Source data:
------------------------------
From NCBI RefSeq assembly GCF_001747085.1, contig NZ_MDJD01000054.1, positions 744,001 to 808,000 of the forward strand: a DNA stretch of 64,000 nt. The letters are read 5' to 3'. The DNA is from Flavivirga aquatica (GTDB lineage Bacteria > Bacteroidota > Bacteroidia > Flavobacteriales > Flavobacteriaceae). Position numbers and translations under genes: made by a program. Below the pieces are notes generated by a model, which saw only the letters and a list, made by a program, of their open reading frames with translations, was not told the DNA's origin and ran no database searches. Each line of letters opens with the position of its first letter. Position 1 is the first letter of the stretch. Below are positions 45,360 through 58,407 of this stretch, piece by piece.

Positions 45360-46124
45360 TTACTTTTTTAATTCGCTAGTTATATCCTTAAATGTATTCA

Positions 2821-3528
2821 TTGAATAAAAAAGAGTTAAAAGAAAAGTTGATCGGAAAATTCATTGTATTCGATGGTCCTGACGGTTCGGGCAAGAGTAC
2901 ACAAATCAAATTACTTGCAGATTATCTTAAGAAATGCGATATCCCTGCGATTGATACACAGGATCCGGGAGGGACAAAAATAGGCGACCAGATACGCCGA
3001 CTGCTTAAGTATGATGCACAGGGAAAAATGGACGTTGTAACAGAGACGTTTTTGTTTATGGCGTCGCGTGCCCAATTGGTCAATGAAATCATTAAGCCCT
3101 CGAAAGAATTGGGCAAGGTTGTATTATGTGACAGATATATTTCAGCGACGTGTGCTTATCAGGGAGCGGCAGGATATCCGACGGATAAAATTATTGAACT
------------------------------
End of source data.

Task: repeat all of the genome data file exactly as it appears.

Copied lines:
From NCBI RefSeq assembly GCF_001747085.1, contig NZ_MDJD01000054.1, positions 744,001 to 808,000 of the forward strand: a DNA stretch of 64,000 nt. The letters are read 5' to 3'. The DNA is from Flavivirga aquatica (GTDB lineage Bacteria > Bacteroidota > Bacteroidia > Flavobacteriales > Flavobacteriaceae). Position numbers and translations under genes: made by a program. Below the pieces are notes generated by a model, which saw only the letters and a list, made by a program, of their open reading frames with translations, was not told the DNA's origin and ran no database searches. Each line of letters opens with the position of its first letter. Position 1 is the first letter of the stretch. Below are positions 45,360 through 58,407 of this stretch, piece by piece.

Positions 45360-46124
45360 TTACTTTTTTAATTCGCTAGTTATATCCTTAAATGTATTCA

Positions 2821-3528
2821 TTGAATAAAAAAGAGTTAAAAGAAAAGTTGATCGGAAAATTCATTGTATTCGATGGTCCTGACGGTTCGGGCAAGAGTAC
2901 ACAAATCAAATTACTTGCAGATTATCTTAAGAAATGCGATATCCCTGCGATTGATACACAGGATCCGGGAGGGACAAAAATAGGCGACCAGATACGCCGA
3001 CTGCTTAAGTATGATGCACAGGGAAAAATGGACGTTGTAACAGAGACGTTTTTGTTTATGGCGTCGCGTGCCCAATTGGTCAATGAAATCATTAAGCCCT
3101 CGAAAGAATTGGGCAAGGTTGTATTATGTGACAGATATATTTCAGCGACGTGTGCTTATCAGGGAGCGGCAGGATATCCGACGGATAAAATTATTGAACT